Praying Muslim students spill out of the Multifaith Centre in the basement of the business building last Friday.

Photo courtesy of RyeSAC

Ryerson’s intolerant thuggery

In EditorialLeave a Comment

Reading Time: 4 minutes

By Shane Dingman

It’s my birthday today, and my present seems to be an overwhelming sense of outrage.

Every once in a while, an issue comes along that seems so crystal clear in its resolution that the best outcome seems both simple and inevitable. Of course, here at Ryerson we seem unable to manage these situations without outrageous egotism and numbing intractability causing bloody street battles that leave both sides exhausted and disillusioned.

What in the name of ten screaming monkeys am I talking about? I am referring to the simple request by the Ryerson Muslim Students Association to be allowed to use the Lower Gym, which is freely available to all students for bookings, as a prayer space. I am also referring to the reflexive and grotesque decision to deny this request on hazy and illogical grounds. For the full story on these events, I refer you to our page three story on the events of last Friday.

Sometimes it seems like the official stance of this university is decided by a herd of insane donkeys. That being said, I marvel at the cojones of administration officials who take a chainsaw to our rights and freedoms. Now I know, us Canadians are nice people who don’t like to say boo when we get trod on by big brother, but goddamn children, grow a spine!

I keep the Canadian Charter of Rights and Freedoms on my bulletin board and let me refer you to a little thing called Section two: Fundamental Freedoms, subsections A, C and D. They read that all Canadians are given the freedom of conscience and religion, the freedom of peaceful assembly and the freedom of association.

Now I don’t call myself a constitutional expert, but the only thing that allows the circumvention of those freedoms is a demonstrably justifiable reasonable limit. For example, it is a reasonable limit on your freedom of association to deny you the right to peacefully assemble in the middle of a busy freeway. The university has told the Muslims to stick their prayers up their collective ass on the grounds that a) Ryerson is a secular university, b) The Lower Gym is to be used for academic and recreational purposes only and c) you could always take your congregation elsewhere.

To refute them point-by-point, let us note that being a secular university has not stopped Ryerson from designating prayer space on campus before, like the now too small multi-faith room. So to deny that the university creates prayer space for interested individuals is crap.

As for academic or recreational purposes only, that definition is so broad as to allow almost any interpretation of activities in there. Also, using the gym for photo days is a non-academic, non-recreational use.

RMSA is told it should just take the congregation elsewhere. But this leads into the really dangerous part of the equation.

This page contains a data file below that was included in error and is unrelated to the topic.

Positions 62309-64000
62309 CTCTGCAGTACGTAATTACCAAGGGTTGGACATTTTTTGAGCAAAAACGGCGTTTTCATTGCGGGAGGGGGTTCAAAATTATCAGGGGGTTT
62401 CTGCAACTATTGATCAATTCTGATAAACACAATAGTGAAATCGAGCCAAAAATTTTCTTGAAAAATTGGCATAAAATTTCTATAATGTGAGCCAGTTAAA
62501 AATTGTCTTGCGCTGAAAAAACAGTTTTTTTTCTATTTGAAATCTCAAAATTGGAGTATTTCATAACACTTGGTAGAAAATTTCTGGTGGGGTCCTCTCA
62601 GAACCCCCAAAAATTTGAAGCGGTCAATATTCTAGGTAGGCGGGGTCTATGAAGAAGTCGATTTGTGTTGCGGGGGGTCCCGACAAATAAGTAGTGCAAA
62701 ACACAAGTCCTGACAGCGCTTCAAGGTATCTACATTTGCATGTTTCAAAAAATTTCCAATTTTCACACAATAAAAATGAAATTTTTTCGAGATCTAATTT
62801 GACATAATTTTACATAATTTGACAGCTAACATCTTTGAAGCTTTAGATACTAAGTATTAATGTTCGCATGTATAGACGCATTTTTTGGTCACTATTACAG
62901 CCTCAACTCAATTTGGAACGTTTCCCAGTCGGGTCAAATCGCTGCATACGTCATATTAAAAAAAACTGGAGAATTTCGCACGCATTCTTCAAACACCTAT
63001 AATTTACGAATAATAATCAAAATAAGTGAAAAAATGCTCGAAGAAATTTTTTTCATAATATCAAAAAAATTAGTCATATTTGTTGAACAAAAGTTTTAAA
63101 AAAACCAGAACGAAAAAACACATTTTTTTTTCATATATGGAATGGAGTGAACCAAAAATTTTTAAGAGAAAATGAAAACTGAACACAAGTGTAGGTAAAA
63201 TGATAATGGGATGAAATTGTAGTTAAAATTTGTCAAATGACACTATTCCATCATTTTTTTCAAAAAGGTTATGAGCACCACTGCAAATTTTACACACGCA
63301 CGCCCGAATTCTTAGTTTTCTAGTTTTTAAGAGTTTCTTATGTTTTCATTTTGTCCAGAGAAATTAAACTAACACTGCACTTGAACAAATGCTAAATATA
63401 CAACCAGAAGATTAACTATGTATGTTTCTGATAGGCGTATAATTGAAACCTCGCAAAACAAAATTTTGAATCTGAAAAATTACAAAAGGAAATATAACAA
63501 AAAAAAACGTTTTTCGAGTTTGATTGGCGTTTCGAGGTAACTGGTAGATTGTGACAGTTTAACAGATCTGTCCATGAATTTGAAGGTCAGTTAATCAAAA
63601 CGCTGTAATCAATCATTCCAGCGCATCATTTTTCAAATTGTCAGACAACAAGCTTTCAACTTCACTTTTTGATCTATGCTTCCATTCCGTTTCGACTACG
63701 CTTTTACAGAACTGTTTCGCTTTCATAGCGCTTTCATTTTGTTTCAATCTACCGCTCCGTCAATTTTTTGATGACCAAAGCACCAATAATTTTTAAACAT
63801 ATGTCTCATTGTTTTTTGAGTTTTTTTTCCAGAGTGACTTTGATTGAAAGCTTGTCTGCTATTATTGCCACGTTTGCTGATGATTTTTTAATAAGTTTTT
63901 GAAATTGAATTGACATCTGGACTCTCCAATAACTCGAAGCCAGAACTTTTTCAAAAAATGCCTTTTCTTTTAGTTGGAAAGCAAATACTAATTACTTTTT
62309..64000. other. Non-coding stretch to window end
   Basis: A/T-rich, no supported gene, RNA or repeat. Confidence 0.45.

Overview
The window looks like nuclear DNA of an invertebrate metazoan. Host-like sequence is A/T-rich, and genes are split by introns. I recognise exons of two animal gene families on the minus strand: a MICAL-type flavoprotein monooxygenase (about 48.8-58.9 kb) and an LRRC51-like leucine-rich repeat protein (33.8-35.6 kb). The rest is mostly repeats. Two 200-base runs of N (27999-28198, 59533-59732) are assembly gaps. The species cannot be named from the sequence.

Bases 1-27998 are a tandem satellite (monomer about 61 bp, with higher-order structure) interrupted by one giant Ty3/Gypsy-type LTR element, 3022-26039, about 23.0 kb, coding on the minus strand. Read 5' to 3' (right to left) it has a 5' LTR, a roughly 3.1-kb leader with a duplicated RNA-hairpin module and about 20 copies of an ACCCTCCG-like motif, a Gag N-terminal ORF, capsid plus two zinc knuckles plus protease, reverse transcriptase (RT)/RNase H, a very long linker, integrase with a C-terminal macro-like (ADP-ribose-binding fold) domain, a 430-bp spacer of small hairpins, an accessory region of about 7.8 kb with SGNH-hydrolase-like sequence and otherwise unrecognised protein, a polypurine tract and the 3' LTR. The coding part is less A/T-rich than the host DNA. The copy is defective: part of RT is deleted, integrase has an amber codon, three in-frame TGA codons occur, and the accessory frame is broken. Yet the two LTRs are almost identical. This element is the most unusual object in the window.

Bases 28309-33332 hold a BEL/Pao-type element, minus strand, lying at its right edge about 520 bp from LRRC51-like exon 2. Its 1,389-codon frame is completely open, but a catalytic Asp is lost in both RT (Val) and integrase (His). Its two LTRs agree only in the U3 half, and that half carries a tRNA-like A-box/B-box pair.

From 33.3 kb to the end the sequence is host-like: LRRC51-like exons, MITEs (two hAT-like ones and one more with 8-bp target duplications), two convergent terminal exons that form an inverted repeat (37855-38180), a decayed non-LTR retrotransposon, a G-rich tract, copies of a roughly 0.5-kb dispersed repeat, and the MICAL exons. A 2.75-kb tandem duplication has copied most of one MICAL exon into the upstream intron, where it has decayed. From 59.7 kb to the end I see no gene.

Ask yourself, what is the basis for denying the request of these students? It is possible that the geniuses upstairs haven’t realized that to say: “Our toleration for your religion goes only so far,” is in effect a type of religious discrimination.

Likely this policy is meant for all religions, not just Muslims, but a broadly-applied discrimination is no less heinous. It turns religiously oriented students into second-class citizens on their own campus, unable to book space other students are entitled too because their desire to express faith on campus is limited to certain acceptable areas.

What exactly does the university fear about prayer?

Applying the harm principle: who does it harm to allow students to pray in the gym? As far as I can tell, as long as any other student or group of students, is still allowed to book that space out on a first-come first-served basis, no one is harmed. The reasonable limit on that might be banning activities that would damage the facility, like a clog dancing competition. But Muslims pray with their shoes off, kneeling on cotton mats, hardly a cause for concern for the precious floor surface.

So then, inverting the equation I ask: Who does banning students from the gym benefit. And here I draw a blank. Who? The Shriners? Snake handlers? Albanian pyramid schemers? And for this Muslim sensibilities get tossed in the wood chipper of obtuse policy, for a decision, which has no apparent gain for the university.

I wish the RMSA would stick it to the maniacs who decide these things and show up to Friday prayers with a nerfball and say they are staging a large game of dodgeball. Let’s see the school police that: “You over there! Stop chatting about God! Stand up asshole! Don’t you know this space is for academic or recreational use only?”

I’ve watched some junk reasoning lay obscene trips on the campus before, but this has to take the cake. Of course, making absolute statements like that means that I’m almost certain to be proven heinously wrong soon. Still, it had to be said.

In contrast to the barbaric behaviours of our supposed enlightened elites, I must point out that the RMSA has been the model of polite protest. In the PR war, especially after the Toronto Sun, CBC and CFMT showed up last Friday the score is RMSA 1, Ryerson The Big Zero. But as a bight colleague of mine pointed out, things have progressed to the point where the mandarins of the 3th floor can’t back down without losing some serious face.

Leave a Comment